“But for those who believed the falsehoods, the narrative became set in stone,” Goodyear wrote in the Standard “Voices” column.
“On Jan. 6, these beliefs spilled over into chaotic madness as a mob descended upon the Capitol, smashing windows, tearing through offices, disrupting sessions of Congress and leading to four reported deaths. Numerous flags were paraded through the Capitol, including the Confederate flag, Trump flags of various sorts and even a flag declaring, ‘Jesus Saves,’ which indicates the close intertwining of politics and faith,” he continued.
Christian nationalism has led directly to increased political instability, Goodyear wrote.
“Politics and religion have increasingly aligned for Christians in America, leading to the belief that to be a good Christian one must vote for a certain party. Or that certain politicians are God’s chosen instruments. However, this conflating of religion and politics comes with a heavy price,” he wrote.
“One of the dangers of a society determining a leader is divinely chosen—whether viewed as King David or King Cyrus—is that the standard of righteousness morphs to become whatever that ‘chosen’ leader determines it to be.”
Goodyear urged Christians—particularly Baptists, who historically have been committed to separation of church and state—to resist the blending of religious and political identity.
“We as Christians must reflect, repent and lead in a new direction away from Christian nationalism, which leads to further injustice and instability,” he wrote. “We can and must remain involved in politics as salt and light, but we must not find our identities in a political tribe. We must not swear allegiance to a politician.”
‘Christian Nationalism on display’
Some Baptist pastors likewise noted the Christian symbols displayed by rioters.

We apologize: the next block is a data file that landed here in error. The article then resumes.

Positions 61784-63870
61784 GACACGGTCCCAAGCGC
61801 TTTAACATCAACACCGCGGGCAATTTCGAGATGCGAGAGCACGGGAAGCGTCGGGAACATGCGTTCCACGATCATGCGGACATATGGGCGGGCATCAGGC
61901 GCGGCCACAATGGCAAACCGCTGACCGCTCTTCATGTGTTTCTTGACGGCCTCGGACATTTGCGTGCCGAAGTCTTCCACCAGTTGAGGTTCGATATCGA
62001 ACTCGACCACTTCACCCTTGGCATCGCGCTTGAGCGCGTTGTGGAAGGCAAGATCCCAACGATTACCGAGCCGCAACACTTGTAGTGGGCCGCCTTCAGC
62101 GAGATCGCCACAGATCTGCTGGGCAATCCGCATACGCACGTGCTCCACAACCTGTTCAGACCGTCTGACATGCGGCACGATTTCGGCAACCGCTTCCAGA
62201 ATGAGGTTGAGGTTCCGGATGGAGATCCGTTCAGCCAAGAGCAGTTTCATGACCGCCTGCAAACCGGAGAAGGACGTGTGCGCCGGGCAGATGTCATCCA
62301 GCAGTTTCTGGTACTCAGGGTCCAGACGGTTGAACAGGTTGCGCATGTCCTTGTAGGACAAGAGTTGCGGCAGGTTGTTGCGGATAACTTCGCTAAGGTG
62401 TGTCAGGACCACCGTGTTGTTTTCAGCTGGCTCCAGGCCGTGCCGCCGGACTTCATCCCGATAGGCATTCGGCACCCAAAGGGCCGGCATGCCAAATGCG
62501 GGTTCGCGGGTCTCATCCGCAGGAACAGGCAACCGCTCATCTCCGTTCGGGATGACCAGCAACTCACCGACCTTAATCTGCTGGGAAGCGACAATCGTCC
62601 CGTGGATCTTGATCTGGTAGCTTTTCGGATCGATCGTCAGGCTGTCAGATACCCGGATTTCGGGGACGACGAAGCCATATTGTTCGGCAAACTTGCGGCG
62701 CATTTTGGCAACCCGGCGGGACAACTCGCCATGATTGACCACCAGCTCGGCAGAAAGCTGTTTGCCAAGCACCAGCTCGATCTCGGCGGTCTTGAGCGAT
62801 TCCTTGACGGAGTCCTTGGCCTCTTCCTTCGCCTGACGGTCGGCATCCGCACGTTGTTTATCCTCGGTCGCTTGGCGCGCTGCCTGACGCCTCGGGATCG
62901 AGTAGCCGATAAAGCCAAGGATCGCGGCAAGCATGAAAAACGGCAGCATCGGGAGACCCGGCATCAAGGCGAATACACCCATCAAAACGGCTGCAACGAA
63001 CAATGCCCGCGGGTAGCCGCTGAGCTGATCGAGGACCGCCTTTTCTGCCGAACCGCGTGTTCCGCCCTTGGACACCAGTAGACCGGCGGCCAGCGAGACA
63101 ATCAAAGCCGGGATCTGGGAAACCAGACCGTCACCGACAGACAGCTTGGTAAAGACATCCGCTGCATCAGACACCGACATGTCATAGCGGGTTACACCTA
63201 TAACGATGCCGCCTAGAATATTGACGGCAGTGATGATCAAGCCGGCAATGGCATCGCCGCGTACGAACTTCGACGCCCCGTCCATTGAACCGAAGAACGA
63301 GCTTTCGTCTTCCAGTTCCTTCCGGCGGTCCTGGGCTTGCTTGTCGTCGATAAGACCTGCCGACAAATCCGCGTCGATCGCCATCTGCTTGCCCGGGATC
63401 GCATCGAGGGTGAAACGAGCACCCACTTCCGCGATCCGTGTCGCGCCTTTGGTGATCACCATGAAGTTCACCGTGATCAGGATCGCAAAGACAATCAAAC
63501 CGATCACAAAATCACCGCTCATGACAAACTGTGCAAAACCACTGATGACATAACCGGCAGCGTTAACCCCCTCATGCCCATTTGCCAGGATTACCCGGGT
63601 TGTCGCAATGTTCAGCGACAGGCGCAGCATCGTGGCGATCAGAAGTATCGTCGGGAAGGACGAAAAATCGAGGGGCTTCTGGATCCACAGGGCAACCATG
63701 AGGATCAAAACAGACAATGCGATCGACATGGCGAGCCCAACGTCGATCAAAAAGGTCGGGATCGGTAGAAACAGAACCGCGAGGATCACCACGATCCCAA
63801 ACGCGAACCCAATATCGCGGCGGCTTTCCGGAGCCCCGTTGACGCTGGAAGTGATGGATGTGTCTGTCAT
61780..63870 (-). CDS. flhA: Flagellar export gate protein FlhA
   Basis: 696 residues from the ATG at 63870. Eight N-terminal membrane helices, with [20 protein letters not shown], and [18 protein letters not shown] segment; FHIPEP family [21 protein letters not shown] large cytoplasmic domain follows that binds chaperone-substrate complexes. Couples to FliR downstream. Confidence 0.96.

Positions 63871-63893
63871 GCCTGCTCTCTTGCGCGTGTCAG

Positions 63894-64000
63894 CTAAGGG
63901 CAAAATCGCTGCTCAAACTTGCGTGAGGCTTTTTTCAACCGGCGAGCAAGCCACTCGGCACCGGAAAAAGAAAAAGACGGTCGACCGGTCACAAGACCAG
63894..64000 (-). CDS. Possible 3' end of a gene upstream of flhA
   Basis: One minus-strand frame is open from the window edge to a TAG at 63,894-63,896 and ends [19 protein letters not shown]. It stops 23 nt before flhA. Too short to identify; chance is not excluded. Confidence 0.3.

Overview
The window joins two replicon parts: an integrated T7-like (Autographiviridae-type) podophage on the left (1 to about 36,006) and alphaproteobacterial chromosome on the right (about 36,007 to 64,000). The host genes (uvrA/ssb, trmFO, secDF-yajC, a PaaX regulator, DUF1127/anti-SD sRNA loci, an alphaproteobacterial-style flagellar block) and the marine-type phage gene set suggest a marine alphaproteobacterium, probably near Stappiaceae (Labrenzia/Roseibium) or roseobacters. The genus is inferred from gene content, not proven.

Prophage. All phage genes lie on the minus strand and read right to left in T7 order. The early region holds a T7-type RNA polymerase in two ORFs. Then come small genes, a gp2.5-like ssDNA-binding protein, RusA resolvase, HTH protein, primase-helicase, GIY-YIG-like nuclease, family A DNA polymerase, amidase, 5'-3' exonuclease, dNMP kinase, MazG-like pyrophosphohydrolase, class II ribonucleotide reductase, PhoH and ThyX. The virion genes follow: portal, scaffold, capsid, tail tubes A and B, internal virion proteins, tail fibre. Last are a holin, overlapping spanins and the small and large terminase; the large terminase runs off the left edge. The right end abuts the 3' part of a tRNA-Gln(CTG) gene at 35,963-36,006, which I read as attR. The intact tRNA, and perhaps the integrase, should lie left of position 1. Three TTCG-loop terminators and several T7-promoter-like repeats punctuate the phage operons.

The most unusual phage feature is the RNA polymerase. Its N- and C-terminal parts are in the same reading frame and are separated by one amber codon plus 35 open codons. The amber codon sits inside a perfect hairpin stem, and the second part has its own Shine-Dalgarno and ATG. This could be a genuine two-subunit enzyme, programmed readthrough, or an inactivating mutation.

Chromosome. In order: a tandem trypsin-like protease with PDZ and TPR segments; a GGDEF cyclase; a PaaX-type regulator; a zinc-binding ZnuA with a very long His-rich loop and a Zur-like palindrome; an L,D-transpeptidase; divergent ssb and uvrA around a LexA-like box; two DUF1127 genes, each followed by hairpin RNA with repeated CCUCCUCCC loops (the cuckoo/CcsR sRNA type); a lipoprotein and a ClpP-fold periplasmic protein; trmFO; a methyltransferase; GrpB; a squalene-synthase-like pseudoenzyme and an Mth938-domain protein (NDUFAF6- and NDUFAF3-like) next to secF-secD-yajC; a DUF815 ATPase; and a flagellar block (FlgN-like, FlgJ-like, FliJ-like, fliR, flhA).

In his weekly email newsletter to members of Green Acres Baptist Church in Tyler, Pastor David Dykes wrote: “I was saddened by the scenes of protesters breaking windows and storming their way into our nation’s seat of government and occupying the House and Senate chambers. I was more saddened to see the flags that associated the matchless name of Jesus on the same flag as Trump.”
Dwight McKissic, pastor of Cornerstone Baptist Church in Arlington, pointed to the irony that Southern Baptist Convention leaders focus on attacking critical race theory while Christian nationalism is demonstrated at the U.S. Capitol.
“Christian Nationalism on display, while the SBC debates CRT,” McKissic tweeted.
Anthony B. Bradley, professor of religion at King’s College in New York, offered a similar perspective.
Bradley tweeted: “Critical Race Theory will never turn into 1812 lawlessness. Four people are dead because of Christian Nationalism, not CRT.”
He called on Southern Baptist leaders and others to “fight the right fight for once.”
Christian humorist Phil Vischer, one of the creators of “VeggieTales” and co-host of the Holy Post podcast, sardonically tweeted: “Watching protesters invade the Capitol with Christian flag and a giant ‘Jesus 2020’ banner. Lawmakers are in hiding because of marauding … Christians?? Anyone still unsure Christian nationalism is an issue??”